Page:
NORWICH, Conn. (WTNH) — “Once upon a time in Norwich… ” reads a plaque on the corner of the massive mill building which once housed the Hopkins and Allen Gun Factory. It was once Norwich’s largest employer.
Now an arson reward sign is stapled to the boarded up front door of the abandoned building. On Sunday firefighters fighting a second floor fire discovered several other fires had been set inside in the past.
“It’s definitely a concern,” says Amilcar DeAndrade who owns Diamond Auto Sales & Service right across from the Franklin Street mill. “You have to worry about the fire if it spreads and coming across to the cars or even to anybody… getting hurt,”
DeAndrade’s business is also just down the street from the former YMCA on Main Street which was set on fire the very next day.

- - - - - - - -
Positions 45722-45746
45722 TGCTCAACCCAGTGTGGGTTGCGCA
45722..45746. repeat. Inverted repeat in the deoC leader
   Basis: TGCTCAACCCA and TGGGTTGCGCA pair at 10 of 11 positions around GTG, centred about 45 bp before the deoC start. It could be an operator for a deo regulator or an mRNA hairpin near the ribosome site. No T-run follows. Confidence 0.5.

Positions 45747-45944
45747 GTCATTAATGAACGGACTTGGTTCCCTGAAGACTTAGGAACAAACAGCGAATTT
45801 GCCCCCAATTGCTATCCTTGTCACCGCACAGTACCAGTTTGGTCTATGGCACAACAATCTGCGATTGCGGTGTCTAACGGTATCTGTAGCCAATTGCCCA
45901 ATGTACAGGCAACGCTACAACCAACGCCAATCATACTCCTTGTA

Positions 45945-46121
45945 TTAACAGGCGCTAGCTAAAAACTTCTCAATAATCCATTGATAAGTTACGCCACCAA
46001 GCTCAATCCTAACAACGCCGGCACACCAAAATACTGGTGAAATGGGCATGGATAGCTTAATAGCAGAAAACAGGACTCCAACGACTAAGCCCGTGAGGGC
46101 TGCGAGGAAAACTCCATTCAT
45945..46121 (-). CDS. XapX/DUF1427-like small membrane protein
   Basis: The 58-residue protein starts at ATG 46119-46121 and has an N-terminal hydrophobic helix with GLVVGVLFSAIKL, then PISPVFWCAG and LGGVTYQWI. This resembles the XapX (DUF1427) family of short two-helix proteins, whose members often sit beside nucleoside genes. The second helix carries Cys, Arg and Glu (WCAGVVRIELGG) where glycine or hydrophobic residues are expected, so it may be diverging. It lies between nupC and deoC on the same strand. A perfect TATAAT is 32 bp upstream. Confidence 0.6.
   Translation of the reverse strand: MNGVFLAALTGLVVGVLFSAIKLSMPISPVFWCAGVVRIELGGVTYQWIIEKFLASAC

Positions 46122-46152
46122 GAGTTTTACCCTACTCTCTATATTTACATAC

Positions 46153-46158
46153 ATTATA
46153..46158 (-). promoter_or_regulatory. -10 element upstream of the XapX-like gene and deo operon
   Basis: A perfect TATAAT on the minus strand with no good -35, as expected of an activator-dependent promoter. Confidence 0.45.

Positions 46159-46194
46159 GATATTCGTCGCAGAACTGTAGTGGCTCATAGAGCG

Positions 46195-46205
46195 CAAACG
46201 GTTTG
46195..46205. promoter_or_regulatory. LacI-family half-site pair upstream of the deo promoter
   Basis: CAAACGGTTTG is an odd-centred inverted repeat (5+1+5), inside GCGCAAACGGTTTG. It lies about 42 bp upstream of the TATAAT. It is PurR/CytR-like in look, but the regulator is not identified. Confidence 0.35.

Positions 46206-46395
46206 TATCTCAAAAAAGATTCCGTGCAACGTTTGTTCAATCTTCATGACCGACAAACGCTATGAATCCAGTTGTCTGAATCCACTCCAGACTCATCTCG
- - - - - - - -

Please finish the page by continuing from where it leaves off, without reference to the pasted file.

“You can see it’s boarded up,” says DeAndrade. “I don’t know if they’re sneaking in from the backside.”
Because of these back to back suspicious fires the city’s arson task force started meeting again this week. 30 abandoned buildings have been identified. Ten of which are owned by the city.
“We’re going to try to have them secured the best we can but it’s a daily type of situation,” says city manager John Salomone.
The task force will also contact other owners to try to get them to secure their buildings.
“You can track them down usually by records but you’re right taking action is another story,” says Salomone.
Double duty for detectives hoping to catch potential arsonists and at least block them from breaking in to another building.
“The police know which buildings are vacant and they’re very good at taking a run around and seeing if anything is out of place or not,” says Salomone.
The public is also asked to keep an eye out for anyone breaking into abandoned buildings.